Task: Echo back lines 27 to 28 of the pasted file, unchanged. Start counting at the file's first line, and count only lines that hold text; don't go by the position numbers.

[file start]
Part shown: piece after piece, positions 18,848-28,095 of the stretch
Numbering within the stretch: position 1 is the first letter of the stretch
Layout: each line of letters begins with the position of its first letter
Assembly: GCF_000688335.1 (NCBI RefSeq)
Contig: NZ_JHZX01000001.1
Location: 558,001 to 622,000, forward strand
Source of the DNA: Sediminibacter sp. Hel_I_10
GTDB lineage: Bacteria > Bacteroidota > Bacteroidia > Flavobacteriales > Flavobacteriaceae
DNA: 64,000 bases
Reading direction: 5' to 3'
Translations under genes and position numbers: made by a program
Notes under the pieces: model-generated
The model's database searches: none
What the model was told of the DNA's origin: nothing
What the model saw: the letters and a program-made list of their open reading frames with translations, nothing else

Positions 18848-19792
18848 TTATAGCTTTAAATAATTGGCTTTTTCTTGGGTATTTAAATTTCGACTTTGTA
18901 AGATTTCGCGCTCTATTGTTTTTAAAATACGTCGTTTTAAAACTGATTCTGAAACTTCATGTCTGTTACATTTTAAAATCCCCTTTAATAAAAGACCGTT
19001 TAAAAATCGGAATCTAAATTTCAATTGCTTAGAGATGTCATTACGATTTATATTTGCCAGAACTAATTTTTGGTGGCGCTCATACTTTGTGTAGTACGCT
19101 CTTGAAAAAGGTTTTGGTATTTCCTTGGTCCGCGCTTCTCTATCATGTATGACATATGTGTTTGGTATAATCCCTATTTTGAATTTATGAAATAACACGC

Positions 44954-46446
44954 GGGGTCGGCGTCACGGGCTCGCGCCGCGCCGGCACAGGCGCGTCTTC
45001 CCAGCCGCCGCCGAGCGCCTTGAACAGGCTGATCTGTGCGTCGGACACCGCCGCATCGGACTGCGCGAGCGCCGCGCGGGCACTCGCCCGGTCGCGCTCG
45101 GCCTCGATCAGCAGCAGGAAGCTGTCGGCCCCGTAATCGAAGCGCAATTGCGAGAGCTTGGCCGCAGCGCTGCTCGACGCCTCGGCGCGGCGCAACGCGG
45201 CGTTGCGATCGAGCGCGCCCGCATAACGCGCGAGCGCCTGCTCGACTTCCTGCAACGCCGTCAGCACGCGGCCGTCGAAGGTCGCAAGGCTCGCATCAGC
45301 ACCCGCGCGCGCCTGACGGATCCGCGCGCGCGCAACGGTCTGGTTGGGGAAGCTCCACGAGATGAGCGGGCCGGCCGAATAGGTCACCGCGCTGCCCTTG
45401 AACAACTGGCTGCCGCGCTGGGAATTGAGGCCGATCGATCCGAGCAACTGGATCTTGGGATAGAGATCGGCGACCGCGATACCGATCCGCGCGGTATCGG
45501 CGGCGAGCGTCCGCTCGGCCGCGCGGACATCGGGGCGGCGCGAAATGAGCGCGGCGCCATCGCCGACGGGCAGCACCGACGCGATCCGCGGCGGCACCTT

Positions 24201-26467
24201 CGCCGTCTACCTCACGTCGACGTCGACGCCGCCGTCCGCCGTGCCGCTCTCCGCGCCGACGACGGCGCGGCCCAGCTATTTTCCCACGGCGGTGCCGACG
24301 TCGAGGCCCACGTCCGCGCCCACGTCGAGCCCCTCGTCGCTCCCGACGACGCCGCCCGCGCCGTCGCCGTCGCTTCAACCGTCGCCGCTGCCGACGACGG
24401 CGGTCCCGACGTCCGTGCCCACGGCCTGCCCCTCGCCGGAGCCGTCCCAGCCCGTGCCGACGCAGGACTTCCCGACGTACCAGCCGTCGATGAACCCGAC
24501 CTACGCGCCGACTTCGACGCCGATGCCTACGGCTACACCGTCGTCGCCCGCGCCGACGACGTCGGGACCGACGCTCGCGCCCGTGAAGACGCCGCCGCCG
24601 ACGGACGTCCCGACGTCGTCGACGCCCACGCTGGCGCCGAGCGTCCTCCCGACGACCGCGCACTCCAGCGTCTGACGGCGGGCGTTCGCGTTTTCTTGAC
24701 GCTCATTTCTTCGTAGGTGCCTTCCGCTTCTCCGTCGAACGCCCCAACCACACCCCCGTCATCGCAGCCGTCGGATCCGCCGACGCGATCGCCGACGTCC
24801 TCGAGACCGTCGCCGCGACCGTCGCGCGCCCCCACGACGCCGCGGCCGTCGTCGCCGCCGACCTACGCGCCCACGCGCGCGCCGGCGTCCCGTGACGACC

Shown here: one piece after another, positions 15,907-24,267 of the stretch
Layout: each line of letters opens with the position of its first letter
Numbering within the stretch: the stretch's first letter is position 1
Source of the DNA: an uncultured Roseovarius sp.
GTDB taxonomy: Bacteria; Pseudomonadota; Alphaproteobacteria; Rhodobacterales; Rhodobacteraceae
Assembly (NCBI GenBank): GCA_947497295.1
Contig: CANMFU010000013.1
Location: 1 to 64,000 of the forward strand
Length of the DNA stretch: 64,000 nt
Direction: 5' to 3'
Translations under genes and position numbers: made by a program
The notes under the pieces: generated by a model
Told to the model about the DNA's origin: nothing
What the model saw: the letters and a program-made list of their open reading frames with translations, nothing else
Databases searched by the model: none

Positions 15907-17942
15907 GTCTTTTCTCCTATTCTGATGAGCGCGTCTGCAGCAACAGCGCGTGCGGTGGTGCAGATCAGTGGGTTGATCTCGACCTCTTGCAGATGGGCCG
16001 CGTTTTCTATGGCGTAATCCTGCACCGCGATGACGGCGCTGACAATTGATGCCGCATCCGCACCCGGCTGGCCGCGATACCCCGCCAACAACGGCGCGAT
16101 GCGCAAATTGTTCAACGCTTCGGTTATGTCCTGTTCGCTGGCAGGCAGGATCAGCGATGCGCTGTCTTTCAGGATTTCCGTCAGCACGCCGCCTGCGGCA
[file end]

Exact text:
45401 AACAACTGGCTGCCGCGCTGGGAATTGAGGCCGATCGATCCGAGCAACTGGATCTTGGGATAGAGATCGGCGACCGCGATACCGATCCGCGCGGTATCGG
45501 CGGCGAGCGTCCGCTCGGCCGCGCGGACATCGGGGCGGCGCGAAATGAGCGCGGCGCCATCGCCGACGGGCAGCACCGACGCGATCCGCGGCGGCACCTT